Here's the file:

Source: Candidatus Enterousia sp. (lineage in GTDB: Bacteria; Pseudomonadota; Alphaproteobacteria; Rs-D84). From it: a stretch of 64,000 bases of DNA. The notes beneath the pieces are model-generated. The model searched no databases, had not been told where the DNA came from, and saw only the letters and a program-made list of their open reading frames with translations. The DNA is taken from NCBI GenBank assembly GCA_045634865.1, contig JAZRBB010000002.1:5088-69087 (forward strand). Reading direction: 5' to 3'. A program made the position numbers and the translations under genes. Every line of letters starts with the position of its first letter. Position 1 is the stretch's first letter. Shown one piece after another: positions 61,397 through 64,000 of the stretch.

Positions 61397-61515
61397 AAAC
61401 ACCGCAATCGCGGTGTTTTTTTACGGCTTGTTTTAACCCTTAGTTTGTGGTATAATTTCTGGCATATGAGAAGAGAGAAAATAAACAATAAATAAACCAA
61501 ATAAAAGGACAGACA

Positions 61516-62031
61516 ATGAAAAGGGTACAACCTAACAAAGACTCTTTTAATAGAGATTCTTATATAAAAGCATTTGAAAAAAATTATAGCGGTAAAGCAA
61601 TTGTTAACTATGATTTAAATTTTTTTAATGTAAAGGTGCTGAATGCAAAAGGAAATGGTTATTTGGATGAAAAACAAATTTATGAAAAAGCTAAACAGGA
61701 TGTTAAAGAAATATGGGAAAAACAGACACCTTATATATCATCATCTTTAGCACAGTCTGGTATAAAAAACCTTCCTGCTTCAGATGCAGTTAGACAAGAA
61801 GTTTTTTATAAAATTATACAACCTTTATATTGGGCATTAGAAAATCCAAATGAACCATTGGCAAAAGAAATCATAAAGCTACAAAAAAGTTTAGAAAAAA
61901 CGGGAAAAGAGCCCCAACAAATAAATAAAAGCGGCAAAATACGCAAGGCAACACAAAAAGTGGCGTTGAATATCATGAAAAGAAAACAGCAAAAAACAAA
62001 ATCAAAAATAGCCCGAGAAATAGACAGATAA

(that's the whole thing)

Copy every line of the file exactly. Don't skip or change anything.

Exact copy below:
Source: Candidatus Enterousia sp. (lineage in GTDB: Bacteria; Pseudomonadota; Alphaproteobacteria; Rs-D84). From it: a stretch of 64,000 bases of DNA. The notes beneath the pieces are model-generated. The model searched no databases, had not been told where the DNA came from, and saw only the letters and a program-made list of their open reading frames with translations. The DNA is taken from NCBI GenBank assembly GCA_045634865.1, contig JAZRBB010000002.1:5088-69087 (forward strand). Reading direction: 5' to 3'. A program made the position numbers and the translations under genes. Every line of letters starts with the position of its first letter. Position 1 is the stretch's first letter. Shown one piece after another: positions 61,397 through 64,000 of the stretch.

Positions 61397-61515
61397 AAAC
61401 ACCGCAATCGCGGTGTTTTTTTACGGCTTGTTTTAACCCTTAGTTTGTGGTATAATTTCTGGCATATGAGAAGAGAGAAAATAAACAATAAATAAACCAA
61501 ATAAAAGGACAGACA

Positions 61516-62031
61516 ATGAAAAGGGTACAACCTAACAAAGACTCTTTTAATAGAGATTCTTATATAAAAGCATTTGAAAAAAATTATAGCGGTAAAGCAA
61601 TTGTTAACTATGATTTAAATTTTTTTAATGTAAAGGTGCTGAATGCAAAAGGAAATGGTTATTTGGATGAAAAACAAATTTATGAAAAAGCTAAACAGGA
61701 TGTTAAAGAAATATGGGAAAAACAGACACCTTATATATCATCATCTTTAGCACAGTCTGGTATAAAAAACCTTCCTGCTTCAGATGCAGTTAGACAAGAA
61801 GTTTTTTATAAAATTATACAACCTTTATATTGGGCATTAGAAAATCCAAATGAACCATTGGCAAAAGAAATCATAAAGCTACAAAAAAGTTTAGAAAAAA
61901 CGGGAAAAGAGCCCCAACAAATAAATAAAAGCGGCAAAATACGCAAGGCAACACAAAAAGTGGCGTTGAATATCATGAAAAGAAAACAGCAAAAAACAAA
62001 ATCAAAAATAGCCCGAGAAATAGACAGATAA